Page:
Written by Nat Faxon, Jim Rash, and Jesse Armstrong
Directed by Nat Faxon
I don’t want to write a review that simply compares Downhill to the film it is remaking, Force Majeure, but my god, I have to. Downhill is a recent example of a horrible way movie studios take foreign films and make butchered rehashes that show total disrespect to the audience. This movie loses every single element that made the original such a sharp, well balanced dark comedy and makes themes and characters way too obvious and on the nose. I laughed, possibly once, a slight chuckle, but spent the rest of the runtime having my worries confirmed.
This movie had some perfect ingredients, and it shouldn’t have been this boring and unfunny. While Will Ferrell’s star may have faded in recent years, Julia Louis-Dreyfus just came off of Veep, the best role and series of her acting career where she showcased masterful comedy chops. They are supported by actors like Miranda Otto and Zach Woods. Woods is currently on HBO’s Avenue Five and previously played the hilariously neurotic Jared on Silicon Valley. He’s a great improv talent who has been in pretty much everything I’ve seen him in. The writing side has Jesse Armstrong penning the first draft and comedy partners Nat Faxon & Jim Rash working out the kinks (Faxon also directs). You have a person who writes on Succession as well as two writers who won an Academy Award for The Descendants. This should all add up to something great. But it doesn’t.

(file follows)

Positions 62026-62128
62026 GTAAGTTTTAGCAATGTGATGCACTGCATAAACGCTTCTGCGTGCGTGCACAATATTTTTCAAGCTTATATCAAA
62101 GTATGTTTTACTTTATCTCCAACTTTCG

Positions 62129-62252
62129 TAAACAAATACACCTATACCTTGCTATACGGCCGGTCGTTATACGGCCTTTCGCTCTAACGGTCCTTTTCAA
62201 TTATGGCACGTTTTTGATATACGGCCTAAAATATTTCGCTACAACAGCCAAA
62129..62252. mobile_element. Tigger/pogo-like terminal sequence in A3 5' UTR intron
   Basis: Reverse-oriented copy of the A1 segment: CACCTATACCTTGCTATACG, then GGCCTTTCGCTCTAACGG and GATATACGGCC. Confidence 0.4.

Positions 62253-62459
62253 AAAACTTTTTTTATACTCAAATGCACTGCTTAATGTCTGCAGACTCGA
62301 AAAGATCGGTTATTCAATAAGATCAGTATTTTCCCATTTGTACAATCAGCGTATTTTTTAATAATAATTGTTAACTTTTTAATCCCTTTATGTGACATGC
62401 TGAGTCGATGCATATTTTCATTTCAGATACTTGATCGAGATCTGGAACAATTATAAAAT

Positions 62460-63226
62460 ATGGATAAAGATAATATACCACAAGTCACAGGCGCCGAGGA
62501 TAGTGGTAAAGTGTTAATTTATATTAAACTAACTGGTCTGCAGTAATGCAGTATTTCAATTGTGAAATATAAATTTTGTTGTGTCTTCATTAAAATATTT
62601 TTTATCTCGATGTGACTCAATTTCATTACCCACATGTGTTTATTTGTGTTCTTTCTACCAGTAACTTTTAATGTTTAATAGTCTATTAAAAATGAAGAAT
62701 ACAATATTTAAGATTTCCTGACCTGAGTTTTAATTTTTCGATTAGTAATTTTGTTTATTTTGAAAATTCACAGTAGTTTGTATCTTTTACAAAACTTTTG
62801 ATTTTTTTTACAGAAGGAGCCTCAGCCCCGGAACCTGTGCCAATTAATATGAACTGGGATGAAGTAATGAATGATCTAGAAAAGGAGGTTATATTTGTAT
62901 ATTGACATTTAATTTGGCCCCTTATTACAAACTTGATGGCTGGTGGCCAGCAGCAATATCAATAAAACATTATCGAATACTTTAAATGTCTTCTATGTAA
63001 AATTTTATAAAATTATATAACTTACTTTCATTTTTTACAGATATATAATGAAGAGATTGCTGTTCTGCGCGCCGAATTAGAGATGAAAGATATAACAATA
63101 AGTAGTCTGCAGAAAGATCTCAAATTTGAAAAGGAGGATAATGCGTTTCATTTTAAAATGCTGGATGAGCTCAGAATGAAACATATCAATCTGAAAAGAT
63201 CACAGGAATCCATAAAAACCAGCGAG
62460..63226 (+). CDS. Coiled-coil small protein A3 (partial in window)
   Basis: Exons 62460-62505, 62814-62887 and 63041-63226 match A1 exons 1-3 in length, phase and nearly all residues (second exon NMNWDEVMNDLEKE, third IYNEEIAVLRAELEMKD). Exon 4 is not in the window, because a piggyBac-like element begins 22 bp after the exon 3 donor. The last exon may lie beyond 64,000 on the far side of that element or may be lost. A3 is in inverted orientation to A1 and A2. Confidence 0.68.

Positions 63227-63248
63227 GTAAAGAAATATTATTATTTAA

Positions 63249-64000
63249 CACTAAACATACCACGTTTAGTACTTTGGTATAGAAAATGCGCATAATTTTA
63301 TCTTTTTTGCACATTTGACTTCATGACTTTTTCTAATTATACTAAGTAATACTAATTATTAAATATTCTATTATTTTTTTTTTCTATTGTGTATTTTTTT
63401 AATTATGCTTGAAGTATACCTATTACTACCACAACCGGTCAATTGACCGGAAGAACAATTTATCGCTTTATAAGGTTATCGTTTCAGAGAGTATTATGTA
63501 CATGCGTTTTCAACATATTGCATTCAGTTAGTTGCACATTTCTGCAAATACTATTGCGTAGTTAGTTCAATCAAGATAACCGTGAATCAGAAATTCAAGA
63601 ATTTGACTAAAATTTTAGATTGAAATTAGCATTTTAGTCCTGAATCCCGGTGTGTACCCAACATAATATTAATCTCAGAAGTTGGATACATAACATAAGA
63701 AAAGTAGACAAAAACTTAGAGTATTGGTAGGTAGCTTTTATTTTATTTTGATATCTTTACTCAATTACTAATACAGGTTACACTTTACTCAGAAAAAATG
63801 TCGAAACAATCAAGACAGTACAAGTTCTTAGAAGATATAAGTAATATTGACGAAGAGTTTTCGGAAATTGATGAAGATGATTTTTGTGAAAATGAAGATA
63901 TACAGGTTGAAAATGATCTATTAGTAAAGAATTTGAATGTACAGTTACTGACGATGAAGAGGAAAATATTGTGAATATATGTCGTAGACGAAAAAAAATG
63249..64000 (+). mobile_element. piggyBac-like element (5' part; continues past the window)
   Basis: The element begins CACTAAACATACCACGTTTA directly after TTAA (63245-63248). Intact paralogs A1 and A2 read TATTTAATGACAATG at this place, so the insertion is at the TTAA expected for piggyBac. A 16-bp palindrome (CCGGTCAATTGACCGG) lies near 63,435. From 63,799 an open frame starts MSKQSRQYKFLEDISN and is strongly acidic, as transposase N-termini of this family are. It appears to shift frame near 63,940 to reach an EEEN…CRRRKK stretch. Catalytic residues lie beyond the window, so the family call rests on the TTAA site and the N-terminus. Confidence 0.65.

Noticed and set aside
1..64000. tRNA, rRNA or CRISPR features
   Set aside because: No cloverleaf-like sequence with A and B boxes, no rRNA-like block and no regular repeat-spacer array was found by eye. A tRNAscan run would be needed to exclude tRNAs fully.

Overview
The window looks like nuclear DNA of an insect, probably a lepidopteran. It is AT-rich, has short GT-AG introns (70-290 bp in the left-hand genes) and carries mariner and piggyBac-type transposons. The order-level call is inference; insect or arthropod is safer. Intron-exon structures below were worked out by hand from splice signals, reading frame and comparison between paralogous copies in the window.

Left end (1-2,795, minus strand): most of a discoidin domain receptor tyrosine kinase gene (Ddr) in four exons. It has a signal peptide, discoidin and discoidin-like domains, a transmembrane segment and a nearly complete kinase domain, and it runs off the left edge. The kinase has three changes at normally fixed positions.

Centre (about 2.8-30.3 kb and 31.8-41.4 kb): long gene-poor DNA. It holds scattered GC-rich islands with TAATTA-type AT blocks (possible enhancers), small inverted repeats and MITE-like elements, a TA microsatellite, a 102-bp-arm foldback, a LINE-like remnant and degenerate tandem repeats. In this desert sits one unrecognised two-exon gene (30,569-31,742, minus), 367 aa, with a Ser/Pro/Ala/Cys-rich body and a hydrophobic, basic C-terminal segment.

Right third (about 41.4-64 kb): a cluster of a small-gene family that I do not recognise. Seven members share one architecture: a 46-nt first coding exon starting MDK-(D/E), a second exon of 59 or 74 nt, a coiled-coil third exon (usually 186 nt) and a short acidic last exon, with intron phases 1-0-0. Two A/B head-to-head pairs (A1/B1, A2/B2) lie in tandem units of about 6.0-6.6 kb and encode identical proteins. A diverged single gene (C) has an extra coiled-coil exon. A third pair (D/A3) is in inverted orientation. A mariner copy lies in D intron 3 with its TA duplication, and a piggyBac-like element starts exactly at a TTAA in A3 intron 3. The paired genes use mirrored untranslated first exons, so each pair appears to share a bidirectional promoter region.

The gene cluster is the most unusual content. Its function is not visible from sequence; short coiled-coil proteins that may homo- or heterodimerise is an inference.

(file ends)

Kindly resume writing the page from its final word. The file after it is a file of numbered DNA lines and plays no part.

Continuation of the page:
The plot is essentially the same as Force Majeure: A married couple and their kids go to the Alps for a skiing vacation. An avalanche occurs but turns out to be a false alarm, however during the initial scare, the husband flees, leaving his family behind. This silent acknowledgment of his abandonment simmers into the disintegration of their marriage, and we aren’t sure if they are going to make it. Most of the movie explores how each person processes what happens, and other people get involved, whether they want to or not.
Downhill fails to use the great cast it has to its advantage. Louis-Dreyfus has a couple of moments that play to her strengths, a brief lesson with a ski instructor gives her a chance to exercise her physical comedy skills, and how well she plays nervous. Will Ferrell is totally wasted in the movie. He plays immature man-children so well, and here you have a father that is reluctant at assuming the protector role in his family. You wouldn’t have to go full Anchorman or Step Brothers here, but finding some middle ground where he can play to those traits.
The finale of the movie is so rushed and poorly developed that I was sat there in shock that it was actually happening. Force Majeure has this scene, but much more happens afterward that better contextualizes it, and the details are kept ambiguous. Here we have the characters being hyperliteral and expositing for the audience why they are doing this and how they feel about it. If Downhill had greatly distanced itself from the source material and done its own thing, then we’d have a different product on our hands. As it is, this remake sets itself up to be criticized and compared to the original.